At GM, insiders have been reluctant or even negative towards EVs. You hear public comments from execs from time to time.
        Same with VW. They preferred diesel.

        • I’m not disagreeing that it will be hard for traditional OEMs to move to BEVs when the time comes…but they are what they are. They don’t have the benefit of starting fresh with EVs like Tesla is going. Certainly, advantage Tesla.

          Not sure what you mean by GM was “thinking range would matter”. It does matter and when they asked Gen I Volt owners how to improve for Gen II, one of the things they wanted more of was EV range. Volt owners love that they can do anything an ICE car can do, but drive EV 85%+ of the time…with NO compromises to lifestyle.

          As for battery pack manufacturing experience…GM has built as many packs as Tesla. If you think about it, they’ve designed more variants of packs than Tesla as they packs are significantly different between the Volt/Ampera/ELR (T-shaped), Spark EV (rear subframe), and Bolt (TBD).

          I guess what I hear you saying is that for Tesla and EVs to succeed, the traditional OEMs must fail.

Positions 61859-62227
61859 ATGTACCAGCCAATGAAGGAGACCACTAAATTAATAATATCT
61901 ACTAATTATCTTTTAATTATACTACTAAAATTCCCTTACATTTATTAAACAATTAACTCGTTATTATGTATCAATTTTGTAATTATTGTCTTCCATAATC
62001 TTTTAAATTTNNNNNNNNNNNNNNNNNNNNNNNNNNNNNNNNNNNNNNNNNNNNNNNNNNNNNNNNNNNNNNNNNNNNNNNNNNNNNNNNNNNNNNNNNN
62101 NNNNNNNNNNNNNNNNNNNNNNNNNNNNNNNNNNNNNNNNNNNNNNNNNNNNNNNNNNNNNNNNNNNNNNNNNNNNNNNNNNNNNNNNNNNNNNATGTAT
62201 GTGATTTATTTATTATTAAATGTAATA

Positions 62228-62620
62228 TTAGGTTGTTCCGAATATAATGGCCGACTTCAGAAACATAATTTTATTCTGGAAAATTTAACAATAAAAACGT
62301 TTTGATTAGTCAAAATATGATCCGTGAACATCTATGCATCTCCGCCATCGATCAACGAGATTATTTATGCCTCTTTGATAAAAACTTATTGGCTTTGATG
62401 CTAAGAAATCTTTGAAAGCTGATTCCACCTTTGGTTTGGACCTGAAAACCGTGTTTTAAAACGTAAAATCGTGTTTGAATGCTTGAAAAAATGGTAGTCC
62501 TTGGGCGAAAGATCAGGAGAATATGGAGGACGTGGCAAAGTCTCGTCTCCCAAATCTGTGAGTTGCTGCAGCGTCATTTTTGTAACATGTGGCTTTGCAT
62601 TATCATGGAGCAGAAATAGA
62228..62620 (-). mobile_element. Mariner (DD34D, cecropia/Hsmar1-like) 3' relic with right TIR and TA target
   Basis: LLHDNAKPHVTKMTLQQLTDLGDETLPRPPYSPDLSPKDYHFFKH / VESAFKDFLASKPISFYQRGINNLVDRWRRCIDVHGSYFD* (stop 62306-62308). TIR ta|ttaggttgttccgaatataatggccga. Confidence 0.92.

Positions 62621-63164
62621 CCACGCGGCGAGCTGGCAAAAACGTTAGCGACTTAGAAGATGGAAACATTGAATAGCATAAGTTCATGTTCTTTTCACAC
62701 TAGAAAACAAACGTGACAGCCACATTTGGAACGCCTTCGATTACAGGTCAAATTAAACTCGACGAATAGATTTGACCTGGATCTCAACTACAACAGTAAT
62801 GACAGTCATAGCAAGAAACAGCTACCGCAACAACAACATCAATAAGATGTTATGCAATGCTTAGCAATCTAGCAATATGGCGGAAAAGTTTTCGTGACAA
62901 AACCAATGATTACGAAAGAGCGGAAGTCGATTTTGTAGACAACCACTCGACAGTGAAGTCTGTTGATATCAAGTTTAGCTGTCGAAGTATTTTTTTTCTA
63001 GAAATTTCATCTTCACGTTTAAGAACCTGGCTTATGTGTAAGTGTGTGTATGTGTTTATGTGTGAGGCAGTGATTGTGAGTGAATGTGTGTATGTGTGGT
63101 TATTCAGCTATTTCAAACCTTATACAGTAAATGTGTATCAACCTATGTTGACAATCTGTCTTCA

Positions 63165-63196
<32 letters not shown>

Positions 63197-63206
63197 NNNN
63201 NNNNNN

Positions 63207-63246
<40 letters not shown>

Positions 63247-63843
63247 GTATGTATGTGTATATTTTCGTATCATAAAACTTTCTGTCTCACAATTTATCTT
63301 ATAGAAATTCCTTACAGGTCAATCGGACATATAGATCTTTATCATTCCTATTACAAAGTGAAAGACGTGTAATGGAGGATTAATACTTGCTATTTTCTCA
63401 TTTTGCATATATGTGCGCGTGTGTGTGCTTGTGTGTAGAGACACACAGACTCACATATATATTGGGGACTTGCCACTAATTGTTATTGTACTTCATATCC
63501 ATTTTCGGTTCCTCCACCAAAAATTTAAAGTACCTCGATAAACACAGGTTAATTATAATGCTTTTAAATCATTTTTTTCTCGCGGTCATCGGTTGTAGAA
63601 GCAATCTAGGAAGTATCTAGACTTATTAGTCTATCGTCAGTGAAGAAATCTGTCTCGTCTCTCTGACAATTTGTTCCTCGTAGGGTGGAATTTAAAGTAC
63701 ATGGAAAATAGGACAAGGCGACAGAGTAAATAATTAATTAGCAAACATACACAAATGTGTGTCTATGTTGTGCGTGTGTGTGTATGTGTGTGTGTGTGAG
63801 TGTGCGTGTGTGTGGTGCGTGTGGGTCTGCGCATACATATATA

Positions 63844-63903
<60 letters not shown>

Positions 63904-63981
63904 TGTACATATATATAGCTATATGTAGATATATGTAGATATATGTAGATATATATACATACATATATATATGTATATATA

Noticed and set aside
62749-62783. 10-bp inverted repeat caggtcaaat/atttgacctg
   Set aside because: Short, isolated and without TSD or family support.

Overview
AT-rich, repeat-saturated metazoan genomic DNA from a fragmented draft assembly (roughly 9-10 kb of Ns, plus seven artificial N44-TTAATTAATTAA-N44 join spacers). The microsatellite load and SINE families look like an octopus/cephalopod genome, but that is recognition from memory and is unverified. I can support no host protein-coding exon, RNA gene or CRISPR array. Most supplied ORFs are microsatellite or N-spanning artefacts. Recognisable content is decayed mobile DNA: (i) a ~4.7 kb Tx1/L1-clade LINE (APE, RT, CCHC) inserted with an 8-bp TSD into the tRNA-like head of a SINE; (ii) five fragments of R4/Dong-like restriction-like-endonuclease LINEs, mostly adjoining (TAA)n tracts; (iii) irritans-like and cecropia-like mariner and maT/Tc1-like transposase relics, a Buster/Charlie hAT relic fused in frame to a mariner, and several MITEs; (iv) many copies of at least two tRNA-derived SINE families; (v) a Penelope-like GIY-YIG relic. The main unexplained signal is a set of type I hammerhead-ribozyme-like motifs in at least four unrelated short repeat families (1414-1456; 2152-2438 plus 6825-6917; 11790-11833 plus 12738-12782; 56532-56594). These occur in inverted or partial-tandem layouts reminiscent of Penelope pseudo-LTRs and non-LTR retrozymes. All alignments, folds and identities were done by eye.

• GM has not produced anywhere near as much kwhrs as Tesla, because their batteries are low energy density.

            What I mean is both GM and Tesla thought correctly that range matters to the consumer. Tesla decided the way to market EVs was from the top (luxury) down and with a long range EV, and solved battery and marketing simultaneously. The approach succeeded. GM decided to make a series plug in hybrid, forego battery development, and enter the market in the mid range. When they found Tesla beat them in the high end luxury market, they introduced the stopgap ELR. In typical GM fashion, they failed. The Volt is a modest success, but will lose sales to GMs BEV entrant, the Bolt, belatedly introduced as a stopgap to the model 3. A clear admission of GMs realization that it missed the boat and had to finally introduce an EV, but once again short. It’s not a purpose built platform, instead sharing an ICE version with the Sonic.